What are asset limits?
So far we’ve focused on how income thresholds create a benefits cliff; however, some benefits have asset thresholds as well, where recipients no longer qualify for the benefit if their household assets exceed a predetermined limit. The threshold level and what qualifies as an asset depends on the benefit, both of which are highlighted below.
|Benefit||Asset limit||What counts as an asset|
|Food and Nutrition Services||None|
|Women, Infants, and Children||None|
|Work First||$3,000||Assets that can be converted to cash within 5 working days. Vehicles are excluded.|
|Child Care Subsidy||None|
|Medicaid for Families with Dependent Children||$3,000||Home, car, home furnishings, clothing, and jewelry not counted. Retirement accounts are counted.|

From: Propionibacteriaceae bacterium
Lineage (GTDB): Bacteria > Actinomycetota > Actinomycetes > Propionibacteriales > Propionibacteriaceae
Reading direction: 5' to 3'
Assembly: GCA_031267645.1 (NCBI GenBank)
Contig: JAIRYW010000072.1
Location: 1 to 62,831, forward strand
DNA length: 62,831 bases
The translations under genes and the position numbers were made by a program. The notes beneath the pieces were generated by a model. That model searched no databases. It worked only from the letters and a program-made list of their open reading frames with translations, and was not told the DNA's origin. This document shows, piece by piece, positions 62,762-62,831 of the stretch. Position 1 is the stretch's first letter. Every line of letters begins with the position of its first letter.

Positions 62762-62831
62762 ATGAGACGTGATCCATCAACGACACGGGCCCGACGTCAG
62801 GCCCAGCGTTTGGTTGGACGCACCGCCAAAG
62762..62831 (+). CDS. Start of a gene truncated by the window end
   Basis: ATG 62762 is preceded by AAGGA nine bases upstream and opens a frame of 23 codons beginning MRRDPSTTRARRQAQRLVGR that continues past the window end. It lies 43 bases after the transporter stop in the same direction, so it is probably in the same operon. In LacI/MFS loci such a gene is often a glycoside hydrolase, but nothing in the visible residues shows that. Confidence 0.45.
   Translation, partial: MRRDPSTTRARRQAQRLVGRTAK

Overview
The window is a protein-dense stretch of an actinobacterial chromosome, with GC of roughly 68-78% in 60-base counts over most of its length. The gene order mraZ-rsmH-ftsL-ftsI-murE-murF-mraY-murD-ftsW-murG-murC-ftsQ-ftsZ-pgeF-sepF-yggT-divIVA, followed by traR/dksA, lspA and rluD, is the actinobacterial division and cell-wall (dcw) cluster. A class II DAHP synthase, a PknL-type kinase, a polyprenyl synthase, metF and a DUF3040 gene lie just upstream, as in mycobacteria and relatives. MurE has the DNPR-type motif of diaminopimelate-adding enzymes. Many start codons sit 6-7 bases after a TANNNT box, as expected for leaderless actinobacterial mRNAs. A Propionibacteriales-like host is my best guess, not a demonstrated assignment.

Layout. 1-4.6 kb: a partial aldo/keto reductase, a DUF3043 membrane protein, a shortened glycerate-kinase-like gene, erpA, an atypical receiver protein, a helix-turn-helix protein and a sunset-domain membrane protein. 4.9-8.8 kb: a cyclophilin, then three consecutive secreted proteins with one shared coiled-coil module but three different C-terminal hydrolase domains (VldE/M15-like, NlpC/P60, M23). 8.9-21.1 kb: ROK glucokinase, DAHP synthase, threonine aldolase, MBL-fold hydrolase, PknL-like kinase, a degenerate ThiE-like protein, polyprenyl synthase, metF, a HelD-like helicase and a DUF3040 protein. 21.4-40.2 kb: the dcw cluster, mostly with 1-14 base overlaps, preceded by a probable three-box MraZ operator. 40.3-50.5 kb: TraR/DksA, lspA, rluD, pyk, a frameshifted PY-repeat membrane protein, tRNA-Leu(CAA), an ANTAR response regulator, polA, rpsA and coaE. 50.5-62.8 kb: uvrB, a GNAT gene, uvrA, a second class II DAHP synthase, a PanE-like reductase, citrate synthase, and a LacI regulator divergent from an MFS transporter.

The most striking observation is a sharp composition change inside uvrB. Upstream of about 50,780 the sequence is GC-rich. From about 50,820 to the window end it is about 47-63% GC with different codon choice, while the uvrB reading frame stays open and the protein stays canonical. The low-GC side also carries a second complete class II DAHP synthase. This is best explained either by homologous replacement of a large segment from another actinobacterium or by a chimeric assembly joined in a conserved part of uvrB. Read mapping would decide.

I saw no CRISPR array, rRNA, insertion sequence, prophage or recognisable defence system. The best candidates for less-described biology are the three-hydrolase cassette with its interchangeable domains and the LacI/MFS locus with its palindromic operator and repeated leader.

|Medicaid for Infants and Children||None|
|NC Health Choice||None|
These asset limits may disincentivize savings since people might be weary of accumulating assets to avoid a loss of benefits. But, as the Pew Center reports, the research on the disincentivizing effects is mixed. In general, Pew’s review found that asset limits have little impact on household savings. But, asset limits that include vehicles under the definition of assets do impair vehicle ownership.
Disincentivizing vehicle ownership can be especially problematic since vehicle ownership increases people’s job opportunities and wages. However, none of the North Carolina benefits that we examined include vehicles as assets.